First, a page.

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We live in extraordinary times. There are bicycles that can go 139,45 km/h (86,65 mp/h), we are building bikes from wood, and we can even reach the South Pole on a bike. Human ingenuity has given us the technology to do that, and you can find similar feats in almost any area of human endeavor. So, why is it that when it comes to our long-term health we are going in the opposite direction?

Lifestyle diseases are on the rise despite all advances in medical technology. We can save lives, yet we do very little to promote longevity. What is the key if technology is not? It’s our habits, the things we do every day. We have to learn how to manage our stress, make sure we sleep well, move our body right and optimize our nutrition. Let’s focus on the last item on that list.

What is considered normal today is not ideal for our health when it comes to nutrition

What is considered normal today is not ideal for our health when it comes to nutrition

Our species evolved roughly two million years ago, and for 99.5 percent of that time humans were free of the modern diseases that today kill millions each year and make countless others miserable. We adapted to thrive in our surroundings, but there have been such significant and sudden changes in the way we live that it’s hard for our bodies to keep up.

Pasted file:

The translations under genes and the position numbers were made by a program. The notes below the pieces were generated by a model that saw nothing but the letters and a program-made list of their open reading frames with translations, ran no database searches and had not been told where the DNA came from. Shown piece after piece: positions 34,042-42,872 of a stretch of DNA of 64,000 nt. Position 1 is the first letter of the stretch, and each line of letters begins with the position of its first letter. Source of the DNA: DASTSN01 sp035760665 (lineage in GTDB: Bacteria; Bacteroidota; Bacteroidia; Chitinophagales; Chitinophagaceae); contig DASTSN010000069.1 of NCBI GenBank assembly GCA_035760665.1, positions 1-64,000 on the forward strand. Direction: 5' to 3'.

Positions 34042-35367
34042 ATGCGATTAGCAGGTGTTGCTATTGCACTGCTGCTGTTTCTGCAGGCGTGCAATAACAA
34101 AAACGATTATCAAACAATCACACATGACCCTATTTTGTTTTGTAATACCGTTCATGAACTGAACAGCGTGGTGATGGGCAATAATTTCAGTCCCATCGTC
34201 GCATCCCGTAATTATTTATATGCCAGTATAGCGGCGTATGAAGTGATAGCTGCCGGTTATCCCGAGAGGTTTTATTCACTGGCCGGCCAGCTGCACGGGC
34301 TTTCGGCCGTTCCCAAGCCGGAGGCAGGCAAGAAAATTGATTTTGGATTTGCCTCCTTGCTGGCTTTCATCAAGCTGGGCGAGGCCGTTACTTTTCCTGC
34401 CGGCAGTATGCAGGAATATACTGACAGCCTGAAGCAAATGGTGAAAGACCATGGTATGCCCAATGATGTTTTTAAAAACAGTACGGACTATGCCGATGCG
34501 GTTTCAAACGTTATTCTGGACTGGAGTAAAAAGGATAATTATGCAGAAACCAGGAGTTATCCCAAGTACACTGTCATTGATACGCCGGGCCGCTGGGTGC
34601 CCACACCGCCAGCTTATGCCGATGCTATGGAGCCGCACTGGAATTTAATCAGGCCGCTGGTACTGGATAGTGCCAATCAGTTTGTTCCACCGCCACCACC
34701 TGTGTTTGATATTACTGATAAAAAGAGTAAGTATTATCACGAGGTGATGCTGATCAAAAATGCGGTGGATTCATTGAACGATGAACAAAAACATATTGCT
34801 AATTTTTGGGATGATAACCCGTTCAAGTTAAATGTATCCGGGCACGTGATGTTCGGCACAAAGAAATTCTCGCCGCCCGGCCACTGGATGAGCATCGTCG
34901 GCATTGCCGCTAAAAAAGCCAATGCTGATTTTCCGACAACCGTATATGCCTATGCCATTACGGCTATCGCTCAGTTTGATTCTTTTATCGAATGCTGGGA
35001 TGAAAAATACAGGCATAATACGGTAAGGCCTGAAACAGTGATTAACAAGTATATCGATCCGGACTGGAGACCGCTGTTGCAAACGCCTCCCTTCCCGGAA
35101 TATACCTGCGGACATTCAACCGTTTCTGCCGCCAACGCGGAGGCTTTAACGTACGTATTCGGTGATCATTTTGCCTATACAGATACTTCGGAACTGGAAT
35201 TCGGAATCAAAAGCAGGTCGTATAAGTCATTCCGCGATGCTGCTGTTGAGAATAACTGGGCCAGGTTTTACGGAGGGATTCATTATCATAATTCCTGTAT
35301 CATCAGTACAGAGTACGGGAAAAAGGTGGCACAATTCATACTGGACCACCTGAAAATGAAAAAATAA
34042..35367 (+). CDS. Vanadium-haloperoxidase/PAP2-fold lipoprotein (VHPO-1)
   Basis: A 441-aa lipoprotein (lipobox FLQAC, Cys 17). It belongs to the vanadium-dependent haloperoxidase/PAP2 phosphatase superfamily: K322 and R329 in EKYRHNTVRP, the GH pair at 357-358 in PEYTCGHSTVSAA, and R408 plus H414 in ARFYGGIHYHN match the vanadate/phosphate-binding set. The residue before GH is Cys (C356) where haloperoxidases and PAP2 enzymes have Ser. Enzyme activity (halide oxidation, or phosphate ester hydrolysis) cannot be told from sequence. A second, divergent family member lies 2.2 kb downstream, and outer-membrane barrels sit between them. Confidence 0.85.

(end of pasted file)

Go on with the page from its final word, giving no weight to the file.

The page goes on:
Much like with a bike we should learn how to return our bodies to the factory settings

Much like with a bike we should learn how to return our bodies to the factory settings

So, what are the factory settings of our bodies? It’s hard to say exactly. But this much we know: we were physically active through-out the whole day, we lived in sync with the natural rhythms of night and day, we were in direct contact with nature all the time, we lived in very close tribal social groups and we mostly ate wild meat and fish, fruits and vegetables, nuts and seeds, insects and some starchy tubers – and there was no food industry to “improve” them.

And how does the norm look nowadays? We sit for long periods of time, we use a lot of artificial lighting, we live in big cities, we are globally connected yet close communities and meaningful relationships are rare and we eat mostly processed foods that are created to maximize profit, not our health.

So the question is, how do we get as close as we can to the ideal while not giving up everything modern?